Philosophy 203 – Introduction to Ethics
August 7, 2015
ETHICS OF WIRETAPPING
Since the First World War, government has been known to use private companies to wiretap phone lines for information. The legal structures, established by the 1978 Foreign Intelligence Surveillance Act (FISA), have defined a framework for legally securing a warrant for searches and tapping into phone lines of the American populace. Sometimes the government uses warrantless wiretapping without proper authorization and it exposes telecommunications companies to legal and financial ramifications. What I will argue in this paper is that warrantless wiretapping is ...view middle of the document...
 No defense for these companies could be found in any major legislation—including FISA, the Electronic Communications Privacy Act of 1986, or the PATRIOT Act. Warrantless wiretapping, although preferred by the security agencies in the federal government, put communications companies at fault for illegal domestic spying, and unauthorized disclosures of domestic phone records.
The litigation against telecommunications companies who complied with NSA requests to wiretap without warrants has cost compliant companies millions of dollars in legal fees. The NSA and other government security agencies cannot provide immunity for the actions that they compelled telecommunications companies to perform and therefore should cease in their requests for illegal wiretaps. Warrantless wiretapping leaves these companies exposed and vulnerable to lawsuits and legal problems.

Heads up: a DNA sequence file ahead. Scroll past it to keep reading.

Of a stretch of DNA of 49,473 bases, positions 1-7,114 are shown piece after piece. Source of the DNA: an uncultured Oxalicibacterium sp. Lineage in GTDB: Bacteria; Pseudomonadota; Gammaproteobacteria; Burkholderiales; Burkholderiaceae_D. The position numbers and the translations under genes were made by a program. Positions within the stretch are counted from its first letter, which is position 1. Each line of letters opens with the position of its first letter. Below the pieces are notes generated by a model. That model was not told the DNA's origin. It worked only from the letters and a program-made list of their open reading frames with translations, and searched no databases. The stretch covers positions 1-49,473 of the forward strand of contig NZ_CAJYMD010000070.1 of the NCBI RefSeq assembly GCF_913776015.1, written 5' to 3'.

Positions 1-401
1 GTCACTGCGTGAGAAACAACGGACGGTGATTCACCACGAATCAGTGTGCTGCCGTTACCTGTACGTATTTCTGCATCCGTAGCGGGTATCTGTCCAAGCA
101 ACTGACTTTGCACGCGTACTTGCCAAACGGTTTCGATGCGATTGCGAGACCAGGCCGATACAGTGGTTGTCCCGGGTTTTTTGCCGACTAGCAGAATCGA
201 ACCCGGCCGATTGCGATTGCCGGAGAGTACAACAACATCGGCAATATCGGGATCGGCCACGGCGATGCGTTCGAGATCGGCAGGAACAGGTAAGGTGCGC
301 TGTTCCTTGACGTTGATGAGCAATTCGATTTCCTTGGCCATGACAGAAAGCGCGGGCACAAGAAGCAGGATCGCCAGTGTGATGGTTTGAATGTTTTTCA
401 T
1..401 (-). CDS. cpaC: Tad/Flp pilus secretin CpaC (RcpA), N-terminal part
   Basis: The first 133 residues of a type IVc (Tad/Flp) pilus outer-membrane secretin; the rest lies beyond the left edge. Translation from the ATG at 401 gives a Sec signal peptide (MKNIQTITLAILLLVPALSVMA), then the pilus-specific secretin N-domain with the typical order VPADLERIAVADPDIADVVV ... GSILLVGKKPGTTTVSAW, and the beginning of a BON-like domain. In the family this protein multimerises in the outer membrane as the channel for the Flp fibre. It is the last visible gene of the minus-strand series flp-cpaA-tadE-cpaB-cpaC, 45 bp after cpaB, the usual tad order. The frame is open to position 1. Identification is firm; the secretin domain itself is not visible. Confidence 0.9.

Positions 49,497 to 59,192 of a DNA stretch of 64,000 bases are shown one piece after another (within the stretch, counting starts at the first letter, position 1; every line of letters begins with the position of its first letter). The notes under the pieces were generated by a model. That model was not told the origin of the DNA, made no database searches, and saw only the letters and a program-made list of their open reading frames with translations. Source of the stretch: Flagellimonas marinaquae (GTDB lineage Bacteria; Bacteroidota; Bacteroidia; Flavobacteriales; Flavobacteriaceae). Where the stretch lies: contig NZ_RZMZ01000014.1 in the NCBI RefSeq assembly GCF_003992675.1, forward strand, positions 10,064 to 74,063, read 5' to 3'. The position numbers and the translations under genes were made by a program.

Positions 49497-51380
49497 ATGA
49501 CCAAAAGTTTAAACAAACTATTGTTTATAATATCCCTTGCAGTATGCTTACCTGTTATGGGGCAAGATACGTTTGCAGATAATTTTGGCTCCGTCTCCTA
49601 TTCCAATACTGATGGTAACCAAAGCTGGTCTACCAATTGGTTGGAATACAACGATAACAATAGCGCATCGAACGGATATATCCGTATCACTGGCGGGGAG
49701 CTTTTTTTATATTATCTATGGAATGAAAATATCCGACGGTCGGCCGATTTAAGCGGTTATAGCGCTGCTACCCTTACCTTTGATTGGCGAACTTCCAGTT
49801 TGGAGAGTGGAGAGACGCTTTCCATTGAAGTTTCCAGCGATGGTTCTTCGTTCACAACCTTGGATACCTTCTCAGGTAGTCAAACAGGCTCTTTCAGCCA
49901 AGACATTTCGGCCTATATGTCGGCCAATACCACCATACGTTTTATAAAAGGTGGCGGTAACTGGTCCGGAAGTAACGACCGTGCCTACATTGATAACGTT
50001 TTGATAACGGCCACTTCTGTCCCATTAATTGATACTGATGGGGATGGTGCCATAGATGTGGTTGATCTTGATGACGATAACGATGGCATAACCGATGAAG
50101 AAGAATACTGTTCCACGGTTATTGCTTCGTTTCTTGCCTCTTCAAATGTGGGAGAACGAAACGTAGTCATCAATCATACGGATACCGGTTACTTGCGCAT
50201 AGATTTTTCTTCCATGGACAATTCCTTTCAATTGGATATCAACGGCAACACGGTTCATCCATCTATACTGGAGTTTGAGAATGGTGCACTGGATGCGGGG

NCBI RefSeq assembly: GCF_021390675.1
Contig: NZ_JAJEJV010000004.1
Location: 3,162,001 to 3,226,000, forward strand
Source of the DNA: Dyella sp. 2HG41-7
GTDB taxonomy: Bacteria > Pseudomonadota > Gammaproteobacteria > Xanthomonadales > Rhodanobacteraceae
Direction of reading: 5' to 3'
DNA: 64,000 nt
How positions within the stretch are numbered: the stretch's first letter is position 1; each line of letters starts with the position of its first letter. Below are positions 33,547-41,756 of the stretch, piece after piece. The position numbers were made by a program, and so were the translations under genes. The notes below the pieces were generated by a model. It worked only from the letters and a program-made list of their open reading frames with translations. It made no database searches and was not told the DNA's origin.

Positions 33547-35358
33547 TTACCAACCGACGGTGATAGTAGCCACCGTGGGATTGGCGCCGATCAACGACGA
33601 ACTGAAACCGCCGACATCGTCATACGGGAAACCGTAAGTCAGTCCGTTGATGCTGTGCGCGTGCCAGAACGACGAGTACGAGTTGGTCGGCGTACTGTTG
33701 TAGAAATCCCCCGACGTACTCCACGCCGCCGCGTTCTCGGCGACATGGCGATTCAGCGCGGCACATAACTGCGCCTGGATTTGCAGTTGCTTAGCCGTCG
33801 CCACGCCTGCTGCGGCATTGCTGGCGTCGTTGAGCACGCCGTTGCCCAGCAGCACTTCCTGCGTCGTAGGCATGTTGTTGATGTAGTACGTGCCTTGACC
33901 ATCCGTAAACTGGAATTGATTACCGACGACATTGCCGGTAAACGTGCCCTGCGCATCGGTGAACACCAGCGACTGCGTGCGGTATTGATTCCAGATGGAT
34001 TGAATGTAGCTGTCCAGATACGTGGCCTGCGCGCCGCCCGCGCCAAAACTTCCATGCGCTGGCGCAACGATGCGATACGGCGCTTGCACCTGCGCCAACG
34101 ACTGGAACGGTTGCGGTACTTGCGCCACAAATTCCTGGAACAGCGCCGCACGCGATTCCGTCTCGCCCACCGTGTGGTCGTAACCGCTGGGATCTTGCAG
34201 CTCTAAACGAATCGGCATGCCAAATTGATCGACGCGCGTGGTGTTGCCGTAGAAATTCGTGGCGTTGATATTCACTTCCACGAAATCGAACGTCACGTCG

The fallout from little to no oversight on the executive can lead to dire consequences. In the 1970s, the Nixon administration engaged in wiretapping that would ally play a role in Nixon’s resignation. President Nixon abused the powers of the executive office, and with no check from the judiciary, ordered warrantless wiretaps on New York Times reporter Daniel Ellsberg and White House aid Morton Halperin, both without approval from the attorney general. These ordered wiretaps were done purely for political reasons and exemplify the spiraling abuse of not requiring warrants for wiretapping. The removal of the judiciary from the warrant-securing process enables this kind of illegal spying to continue, and for government officials and politicians to corruptly use the power of their offices to abuse the Constitution and established law of the United States.
The unchecked power of the NSA to prompt telecommunication companies to spy without the issuance of a warrant violates the Fourth Amendment of the United States Constitution, which reads: “The right of the people to be secure in their persons, houses, papers, and effects, against unreasonable searches and seizures, shall not be violated, and no warrants shall issue, but upon probable cause, supported by Oath or affirmation, and particularly describing the place to be searched, and the persons or things to be seized.” Only with a warrant present is any search of a person’s effects and communication permissible in the United States of America”.
AT&T stored all of its Internet and phone data, readily available and on multiple occasions, used by the NSA, demonstrates easy accessibility of American communication. -Critics of clamping down on warrantless wiretapping of Americans regularly invoke...